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Fused spur to Garage

Discussion in 'Electrics UK' started by caveman2, 20 Jun 2021.

  1. caveman2

    caveman2

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    I'm helping a relation tidy up the wiring arrangement in his garage and improve it's safety. Along with many similar installations in the area, the power feed to attached garage is via a 4mm spur off a socket outlet in his lounge. At the moment I don't know if I could just drill another hole from another socket and just extend the ring. I say that because I know his 2 rings are not just upstairs and downstairs but either N & S or E &W and maybe pose a problem doing that.
    I also believe the best way on existing arrangement would have been to have a fused spur introduced into the ring before entering the garage, but as he has solid floors, I don't thing there is the slack to change it.
    Assuming I have to stay with the existing spur off the rear of the socket. Introducing a fused spur immediately, what else can I do to allow him to run sockets and lighting which would also allow a tumble drier too.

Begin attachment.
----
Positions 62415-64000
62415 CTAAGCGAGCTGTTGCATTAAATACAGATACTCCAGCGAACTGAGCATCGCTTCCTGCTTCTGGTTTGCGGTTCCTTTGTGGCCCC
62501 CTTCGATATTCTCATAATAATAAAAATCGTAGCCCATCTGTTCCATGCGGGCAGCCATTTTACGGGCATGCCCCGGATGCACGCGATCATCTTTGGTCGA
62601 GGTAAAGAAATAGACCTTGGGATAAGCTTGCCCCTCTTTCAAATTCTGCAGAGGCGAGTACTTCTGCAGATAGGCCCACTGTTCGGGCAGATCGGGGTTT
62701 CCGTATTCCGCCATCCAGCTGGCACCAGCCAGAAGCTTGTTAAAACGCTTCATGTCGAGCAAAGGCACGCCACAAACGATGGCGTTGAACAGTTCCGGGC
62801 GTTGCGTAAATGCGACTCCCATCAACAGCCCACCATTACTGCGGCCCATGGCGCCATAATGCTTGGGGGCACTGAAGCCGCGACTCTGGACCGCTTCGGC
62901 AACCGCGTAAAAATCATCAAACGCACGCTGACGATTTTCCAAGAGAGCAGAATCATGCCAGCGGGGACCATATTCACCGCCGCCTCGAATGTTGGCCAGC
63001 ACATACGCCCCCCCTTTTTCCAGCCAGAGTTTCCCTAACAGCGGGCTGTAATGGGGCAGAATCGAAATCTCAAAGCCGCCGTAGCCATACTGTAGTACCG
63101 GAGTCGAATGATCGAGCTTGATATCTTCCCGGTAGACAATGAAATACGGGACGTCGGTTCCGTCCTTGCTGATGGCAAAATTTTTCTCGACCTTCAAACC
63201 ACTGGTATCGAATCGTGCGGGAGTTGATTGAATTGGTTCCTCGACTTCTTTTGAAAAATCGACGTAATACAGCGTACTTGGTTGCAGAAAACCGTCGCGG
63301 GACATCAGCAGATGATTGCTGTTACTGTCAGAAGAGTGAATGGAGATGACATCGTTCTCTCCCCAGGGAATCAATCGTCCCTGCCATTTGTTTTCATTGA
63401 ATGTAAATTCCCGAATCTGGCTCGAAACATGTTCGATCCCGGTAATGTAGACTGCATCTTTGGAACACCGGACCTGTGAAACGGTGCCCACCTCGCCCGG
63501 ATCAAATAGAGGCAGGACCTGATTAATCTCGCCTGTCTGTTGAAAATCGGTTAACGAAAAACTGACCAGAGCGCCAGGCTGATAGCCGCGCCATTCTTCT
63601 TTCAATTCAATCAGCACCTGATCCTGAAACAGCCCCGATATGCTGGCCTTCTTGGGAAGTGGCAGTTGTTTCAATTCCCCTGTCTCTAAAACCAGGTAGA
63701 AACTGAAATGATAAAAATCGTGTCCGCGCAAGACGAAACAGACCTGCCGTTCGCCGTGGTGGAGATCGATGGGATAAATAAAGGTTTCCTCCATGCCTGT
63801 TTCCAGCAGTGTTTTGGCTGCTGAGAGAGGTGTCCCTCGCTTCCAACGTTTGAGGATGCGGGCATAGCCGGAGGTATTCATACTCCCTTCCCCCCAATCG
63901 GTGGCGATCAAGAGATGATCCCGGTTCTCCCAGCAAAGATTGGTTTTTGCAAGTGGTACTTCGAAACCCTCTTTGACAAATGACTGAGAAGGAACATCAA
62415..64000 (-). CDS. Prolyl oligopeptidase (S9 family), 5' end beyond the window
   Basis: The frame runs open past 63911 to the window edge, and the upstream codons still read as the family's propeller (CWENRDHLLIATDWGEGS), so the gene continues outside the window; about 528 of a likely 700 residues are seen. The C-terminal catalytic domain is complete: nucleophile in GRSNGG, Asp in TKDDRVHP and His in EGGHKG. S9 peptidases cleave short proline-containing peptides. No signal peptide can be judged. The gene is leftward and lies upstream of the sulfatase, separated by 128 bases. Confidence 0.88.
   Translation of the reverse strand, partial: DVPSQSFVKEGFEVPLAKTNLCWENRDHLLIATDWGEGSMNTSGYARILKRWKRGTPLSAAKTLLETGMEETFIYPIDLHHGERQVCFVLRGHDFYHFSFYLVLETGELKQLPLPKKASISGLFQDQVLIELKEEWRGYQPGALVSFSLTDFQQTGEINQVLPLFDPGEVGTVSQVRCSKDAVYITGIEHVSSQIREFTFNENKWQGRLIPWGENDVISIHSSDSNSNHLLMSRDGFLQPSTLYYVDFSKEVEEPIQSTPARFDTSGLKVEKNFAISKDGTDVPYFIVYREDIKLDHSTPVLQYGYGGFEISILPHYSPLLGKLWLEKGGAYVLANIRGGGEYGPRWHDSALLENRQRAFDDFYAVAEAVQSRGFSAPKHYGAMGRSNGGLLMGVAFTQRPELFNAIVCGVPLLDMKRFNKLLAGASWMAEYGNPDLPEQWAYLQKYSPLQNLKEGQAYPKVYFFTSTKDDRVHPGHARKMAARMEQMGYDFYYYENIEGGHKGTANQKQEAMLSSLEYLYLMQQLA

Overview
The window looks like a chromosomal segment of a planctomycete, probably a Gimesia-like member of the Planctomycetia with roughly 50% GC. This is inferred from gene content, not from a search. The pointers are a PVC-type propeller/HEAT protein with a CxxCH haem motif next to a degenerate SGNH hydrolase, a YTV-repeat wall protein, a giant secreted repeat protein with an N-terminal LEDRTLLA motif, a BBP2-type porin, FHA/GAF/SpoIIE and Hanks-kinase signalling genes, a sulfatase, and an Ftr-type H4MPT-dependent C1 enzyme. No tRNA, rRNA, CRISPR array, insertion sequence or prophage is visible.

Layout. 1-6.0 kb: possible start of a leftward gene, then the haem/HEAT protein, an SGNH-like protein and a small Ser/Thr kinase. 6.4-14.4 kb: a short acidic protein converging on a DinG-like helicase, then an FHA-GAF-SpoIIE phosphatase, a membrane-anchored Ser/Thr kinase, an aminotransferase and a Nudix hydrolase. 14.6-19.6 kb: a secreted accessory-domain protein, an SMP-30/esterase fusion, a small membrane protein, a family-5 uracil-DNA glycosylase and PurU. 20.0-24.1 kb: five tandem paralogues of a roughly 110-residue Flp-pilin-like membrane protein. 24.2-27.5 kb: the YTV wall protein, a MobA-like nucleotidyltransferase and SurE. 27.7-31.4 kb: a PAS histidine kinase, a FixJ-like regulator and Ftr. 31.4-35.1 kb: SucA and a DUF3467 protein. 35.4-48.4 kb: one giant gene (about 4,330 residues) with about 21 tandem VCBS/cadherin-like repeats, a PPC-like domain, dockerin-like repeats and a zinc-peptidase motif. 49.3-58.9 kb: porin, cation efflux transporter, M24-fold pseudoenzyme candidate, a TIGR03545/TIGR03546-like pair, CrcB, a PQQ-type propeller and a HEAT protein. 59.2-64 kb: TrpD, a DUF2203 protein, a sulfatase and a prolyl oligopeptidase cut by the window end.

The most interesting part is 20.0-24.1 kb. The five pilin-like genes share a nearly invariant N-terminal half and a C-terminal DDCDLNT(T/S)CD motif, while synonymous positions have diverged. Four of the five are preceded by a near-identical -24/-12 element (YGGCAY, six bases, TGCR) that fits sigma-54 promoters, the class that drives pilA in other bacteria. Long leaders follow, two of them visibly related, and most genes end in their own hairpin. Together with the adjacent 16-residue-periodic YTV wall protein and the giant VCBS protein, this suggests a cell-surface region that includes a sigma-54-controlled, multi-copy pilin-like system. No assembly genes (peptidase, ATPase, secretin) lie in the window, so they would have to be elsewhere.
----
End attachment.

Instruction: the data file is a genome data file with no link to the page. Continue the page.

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  3. EFLImpudence

    EFLImpudence

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    If it is 4mm² then just extend the spur. You don't need any FCUs nor to extend the ring.

    What has been done is the best way.
     
  4. ericmark

    ericmark

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    I used LAP grid system from screwfix, a non fused spur was made into a fused spur so I could add more sockets, and it still had a socket at the point where the spur first socket was. IMGP7387.jpg But if you read the appendix 12 I think it refers to 2 kW limit to non portable appliances from a ring final, so you have to decide if there may be an overload problem.